1-1banner
 
medpundit
 

 
Commentary on medical news by a practicing physician.
 

 
Google
  • Epocrates MedSearch Drug Lookup




  • MASTER BLOGS





    "When many cures are offered for a disease, it means the disease is not curable" -Anton Chekhov




    ''Once you tell people there's a cure for something, the more likely they are to pressure doctors to prescribe it.''
    -Robert Ehrlich, drug advertising executive.




    "Opinions are like sphincters, everyone has one." - Chris Rangel



    email: medpundit-at-ameritech.net

    or if that doesn't work try:

    medpundit-at-en.com



    Medpundit RSS


    Quirky Museums and Fun Stuff


    Who is medpundit?


    Tech Central Station Columns



    Book Reviews:
    Read the Review

    Read the Review

    Read the Review

    More Reviews

    Second Hand Book Reviews

    Review


    Medical Blogs

    rangelMD

    DB's Medical Rants

    Family Medicine Notes

    Grunt Doc

    richard[WINTERS]

    code:theWebSocket

    Psychscape

    Code Blog: Tales of a Nurse

    Feet First

    Tales of Hoffman

    The Eyes Have It

    medmusings

    SOAP Notes

    Obels

    Cut-to -Cure

    Black Triangle

    CodeBlueBlog

    Medlogs

    Kevin, M.D

    The Lingual Nerve

    Galen's Log

    EchoJournal

    Shrinkette

    Doctor Mental

    Blogborygmi

    JournalClub

    Finestkind Clinic and Fish Market

    The Examining Room of Dr. Charles

    Chronicles of a Medical Mad House

    .PARALLEL UNIVERSES.

    SoundPractice

    Medgadget
    Health Facts and Fears

    Health Policy Blogs

    The Health Care Blog

    HealthLawProf Blog

    Facts & Fears

    Personal Favorites

    The Glittering Eye

    Day by Day

    BioEdge

    The Business Word Inc.

    Point of Law

    In the Pipeline

    Cronaca

    Tim Blair

    Jane Galt

    The Truth Laid Bear

    Jim Miller

    No Watermelons Allowed

    Winds of Change

    Science Blog

    A Chequer-Board of Night and Days

    Arts & Letters Daily

    Tech Central Station

    Blogcritics

    Overlawyered.com

    Quackwatch

    Junkscience

    The Skeptic's Dictionary



    Recommended Reading

    The Doctor Stories by William Carlos Williams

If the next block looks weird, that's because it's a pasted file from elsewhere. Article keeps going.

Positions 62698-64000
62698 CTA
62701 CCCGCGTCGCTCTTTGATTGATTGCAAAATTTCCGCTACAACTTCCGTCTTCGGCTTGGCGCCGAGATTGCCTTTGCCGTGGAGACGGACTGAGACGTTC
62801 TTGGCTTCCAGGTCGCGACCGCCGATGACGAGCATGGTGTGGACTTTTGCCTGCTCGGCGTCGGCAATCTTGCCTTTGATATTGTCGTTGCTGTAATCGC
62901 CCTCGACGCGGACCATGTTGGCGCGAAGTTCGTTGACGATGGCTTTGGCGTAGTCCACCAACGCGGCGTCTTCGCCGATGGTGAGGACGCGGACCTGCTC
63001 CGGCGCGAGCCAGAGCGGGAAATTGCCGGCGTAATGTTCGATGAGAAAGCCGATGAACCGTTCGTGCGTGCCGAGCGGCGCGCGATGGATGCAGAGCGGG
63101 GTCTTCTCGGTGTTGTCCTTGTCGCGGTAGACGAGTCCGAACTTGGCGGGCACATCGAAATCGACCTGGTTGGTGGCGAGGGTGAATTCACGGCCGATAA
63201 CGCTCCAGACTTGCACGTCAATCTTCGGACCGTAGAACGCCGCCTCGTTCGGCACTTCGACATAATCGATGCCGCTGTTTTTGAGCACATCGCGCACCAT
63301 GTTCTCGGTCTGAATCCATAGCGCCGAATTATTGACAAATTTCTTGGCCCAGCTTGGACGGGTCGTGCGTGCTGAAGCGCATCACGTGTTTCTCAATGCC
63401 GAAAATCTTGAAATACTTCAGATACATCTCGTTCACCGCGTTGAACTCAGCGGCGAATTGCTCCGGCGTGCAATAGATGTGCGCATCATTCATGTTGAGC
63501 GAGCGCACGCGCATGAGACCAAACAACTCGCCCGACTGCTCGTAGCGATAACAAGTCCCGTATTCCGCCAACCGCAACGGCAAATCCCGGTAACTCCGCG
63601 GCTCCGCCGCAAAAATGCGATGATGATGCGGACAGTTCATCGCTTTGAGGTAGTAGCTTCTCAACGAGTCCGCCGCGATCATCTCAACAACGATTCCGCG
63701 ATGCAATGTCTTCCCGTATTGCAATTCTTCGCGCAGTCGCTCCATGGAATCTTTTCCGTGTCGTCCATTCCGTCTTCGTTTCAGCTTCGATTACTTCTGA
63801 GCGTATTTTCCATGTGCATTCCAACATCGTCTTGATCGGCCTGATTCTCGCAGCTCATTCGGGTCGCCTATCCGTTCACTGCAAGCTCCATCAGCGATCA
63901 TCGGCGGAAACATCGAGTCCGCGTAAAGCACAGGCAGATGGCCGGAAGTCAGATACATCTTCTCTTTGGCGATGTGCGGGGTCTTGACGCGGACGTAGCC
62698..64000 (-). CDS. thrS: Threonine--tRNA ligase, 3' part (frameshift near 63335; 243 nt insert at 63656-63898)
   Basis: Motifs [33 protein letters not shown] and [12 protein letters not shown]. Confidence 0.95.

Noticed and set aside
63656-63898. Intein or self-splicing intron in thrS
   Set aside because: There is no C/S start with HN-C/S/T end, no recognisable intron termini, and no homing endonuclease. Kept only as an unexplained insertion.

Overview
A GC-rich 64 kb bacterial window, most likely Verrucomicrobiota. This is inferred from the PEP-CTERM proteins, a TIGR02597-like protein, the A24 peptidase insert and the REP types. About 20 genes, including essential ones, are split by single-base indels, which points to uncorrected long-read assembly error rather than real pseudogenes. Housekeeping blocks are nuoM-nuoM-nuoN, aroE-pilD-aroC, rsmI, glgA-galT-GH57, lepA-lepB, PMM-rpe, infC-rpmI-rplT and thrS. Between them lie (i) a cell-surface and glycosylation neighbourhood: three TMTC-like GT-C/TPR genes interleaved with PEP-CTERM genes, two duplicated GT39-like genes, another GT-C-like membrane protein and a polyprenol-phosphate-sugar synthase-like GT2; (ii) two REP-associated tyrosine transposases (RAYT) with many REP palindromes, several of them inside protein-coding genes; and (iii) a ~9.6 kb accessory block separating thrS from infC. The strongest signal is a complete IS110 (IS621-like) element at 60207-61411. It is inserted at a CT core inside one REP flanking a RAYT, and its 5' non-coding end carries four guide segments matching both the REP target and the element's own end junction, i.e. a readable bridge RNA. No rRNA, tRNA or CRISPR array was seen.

Pox Americana: The Great Smallpox Epidemic of 1775-82 by Elizabeth Fenn


    Intoxicated by My Illness by Anatole Broyard


    Raising the Dead by Richard Selzer


    Autobiography of a Face by Lucy Grealy


    The Man Who Mistook His Wife for a Hat by Oliver Sacks


    The Sea and Poison by Shusaku Endo


    A Midwife's Tale by Laurel Thatcher Ulrich




    MEDICAL LINKS

    familydoctor.org

    American Academy of Pediatrics

    General Health Info

    Travel Advice from the CDC

    NIH Medical Library Info

     



    button

    Thursday, July 20, 2006

    The Center of the Health IT Universe: That would be the federal government which has just announced its first stamp of approval for electronic medical records systems. (Someone tell the Ohio Board of Pharmacy. They still labor under the impression that approval is their perogative. )

    Interestingly, the list of CCHIT approved software tilts heavily toward the very expensive. Which brings up the matter of cost and who will pay:

    In response to a question from the audience on the cost of certification to vendors, and ultimately to physicians and then consumers, HHS' Leavitt said, "The incremental increase in cost for a physician to have a certified system will be very small, but the incremental value it creates for patients and for medicine and health care in general cannot be measured."

    Leavitt also acknowledged that the people who are expected to make the investment in EHRs -- physicians -- may not reap the financial benefit. "That dilemma is one we're having to deal with as a country," he said. "I feel confident that in time there will be ways in which society in general, and the government specifically, will find ways to help physicians adopt health IT."


    Translation: "The cost will fall on the doctors and we don't care."

    The HHS is bent on adopting "pay for performance" as the model for Medicare reimbursement. To do that, they need doctors to have EMR's that can be easily mined for data by Medicare. How will they achieve that goal? By requiring doctors to have government-certified electronic medical records. (And people think that tracing phone calls is data mining. They haven't seen anything yet.) They haven't taken that step yet, but it will be next. As sure as summer follows spring.
     

    posted by Sydney on 7/20/2006 09:26:00 AM 2 comments

    2 Comments:

    My first clinicals were done at a small town hospital that had gone electronic. It was very user friendly and the entire chart and up to the minute labs were right at your fingertips. The real "issue" (the only one the nurses really complained about) was the requirement that the nurses choose and enter NANDAs, NICs and NOCs. (something that hadn't been done since nursing school for many of the nurses)Obviously this data would be used for cost tracking eventually, which made many of the docs ans nurses nervous for some reason.

    By Blogger Intelinurse2B, at 10:37 AM  

    Absolutely! And that's what's happening in the UK

    Other than those commies paid the GPs for the computers and are giving them bonuses for the P4P stuff....neither likely here!

    By Anonymous Matthew, at 1:22 AM  

    Post a Comment

    This page is powered by Blogger, the easy way to update your web site.

    Main Page

    Ads

    Home   |   Archives

    Copyright 2006